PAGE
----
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Pelini on FBS playoff: ‘It doesn’t work’



Published: Mon, July 9, 2012 @ 12:05 a.m.

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Nebraska head coach Bo Pelini, left, has 16 starters returning from last year’s 9-4 team and is excited about his team’s prospects this season. He’s not as thrilled about college football’s new four-team playoff.

By Joe Scalzo

scalzo@vindy.com

YOUNGSTOWN

Over the last few months, as college football’s leadership was debating the merits of a four-team playoff versus an eight-team playoff, adding a plus-one or keeping the current setup, Nebraska coach Bo Pelini was one of the few voting for “none of the above.”

“It doesn’t work,” he said of the four-team setup eventually adopted. “It doesn’t work with two teams, so how’s it going to work with four? Somebody explain that to me.

“It’s not something I’m really fond of. I’ll leave it at that, I guess.”

Pelini, a Cardinal Mooney High graduate, was in town Sunday for the Ron Stoops Sr. and Anthony Pelini Memorial Foundation bocce social at the MVR. He’ll serve as a guest instructor at Cardinal Mooney’s “Camp of Champions” today and Tuesday.

“This is home for me,” Pelini said. “Mooney played a big part in my life and it’s great to come back and see friends and also give back and hopefully do some good.”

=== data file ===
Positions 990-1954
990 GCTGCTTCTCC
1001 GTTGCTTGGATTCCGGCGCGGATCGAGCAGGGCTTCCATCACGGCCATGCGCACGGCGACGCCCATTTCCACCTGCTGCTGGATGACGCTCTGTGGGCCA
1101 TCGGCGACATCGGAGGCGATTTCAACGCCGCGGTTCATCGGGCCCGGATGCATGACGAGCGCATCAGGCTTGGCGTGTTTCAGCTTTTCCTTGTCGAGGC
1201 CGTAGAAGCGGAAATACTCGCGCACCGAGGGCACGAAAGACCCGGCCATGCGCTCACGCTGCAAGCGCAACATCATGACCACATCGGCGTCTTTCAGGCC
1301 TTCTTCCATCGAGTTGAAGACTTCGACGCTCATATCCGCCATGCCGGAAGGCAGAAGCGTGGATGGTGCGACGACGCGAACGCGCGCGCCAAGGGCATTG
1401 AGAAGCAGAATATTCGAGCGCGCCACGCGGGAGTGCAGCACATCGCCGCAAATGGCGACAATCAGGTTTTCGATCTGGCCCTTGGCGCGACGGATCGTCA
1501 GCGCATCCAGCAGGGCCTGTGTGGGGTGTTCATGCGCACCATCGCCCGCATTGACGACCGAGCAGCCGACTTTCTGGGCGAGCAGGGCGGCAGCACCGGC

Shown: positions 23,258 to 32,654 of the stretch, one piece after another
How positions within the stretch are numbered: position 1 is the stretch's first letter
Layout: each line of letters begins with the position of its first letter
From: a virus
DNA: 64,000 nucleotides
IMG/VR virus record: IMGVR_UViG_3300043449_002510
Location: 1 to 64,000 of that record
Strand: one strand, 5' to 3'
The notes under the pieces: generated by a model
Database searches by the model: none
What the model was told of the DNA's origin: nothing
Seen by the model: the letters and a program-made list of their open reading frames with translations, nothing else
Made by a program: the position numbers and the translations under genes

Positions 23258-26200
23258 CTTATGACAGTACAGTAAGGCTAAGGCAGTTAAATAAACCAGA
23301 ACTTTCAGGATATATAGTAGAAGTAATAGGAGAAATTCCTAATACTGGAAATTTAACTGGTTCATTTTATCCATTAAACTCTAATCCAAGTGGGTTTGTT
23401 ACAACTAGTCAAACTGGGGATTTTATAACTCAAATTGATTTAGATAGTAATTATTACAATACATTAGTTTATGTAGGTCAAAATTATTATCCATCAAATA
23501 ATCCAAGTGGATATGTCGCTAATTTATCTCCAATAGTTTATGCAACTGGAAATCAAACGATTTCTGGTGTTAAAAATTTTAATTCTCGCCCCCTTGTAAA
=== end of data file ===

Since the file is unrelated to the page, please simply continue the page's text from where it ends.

Pelini, who was hired at Nebraska in December of 2007, has three former Cardinals on his roster: running back Braylon Heard, wide receiver Tim Marlowe and offensive lineman Mark Pelini. Mooney graduate Tim Beck is the team’s offensive coordinator. (Bo’s brother, Carl, left the Cornhuskers after the season to become head coach at Florida Atlantic.)

Pelini picked up verbal commitments from two other Cardinals this spring: LB Courtney Love (who chose the Cornhuskers over Ohio State) and S Marcus McWilson, from the Class of 2013. When asked what he sees in Valley players, Pelini said, “Tough. Brought up the right way. Approach the game the right way. Have the right attitude.

“We like getting kids out of here. We recruit this area hard.”

Nebraska went 9-4 last season, losing three of its last five, including a 30-13 loss to South Carolina in the Capital One Bowl. But the Cornhuskers return 16 starters, including QB Taylor Martinez (2,000 yards passing, 875 yards rushing) and RB Rex Burkhead (1,357 yards rushing, 15 TDs).

“We have a lot of talent coming back on defense,” Pelini said. “I think we have a chance to be a good football team.”

Florida State defensive coordinator Mark Stoops feels the same way. The Seminoles also went 9-4 last season but won seven of their last eight and have 18 starters returning.

“We’re excited,” said Stoops, who is entering his third year with the program. “It’ll be a good year and I’d like to think we’ll have a strong team.”

What does he think of the four-team playoff?

“Ah, I don’t really have many thoughts on that,” Stoops said. “I think it’ll be good. I don’t really put too much thought into it.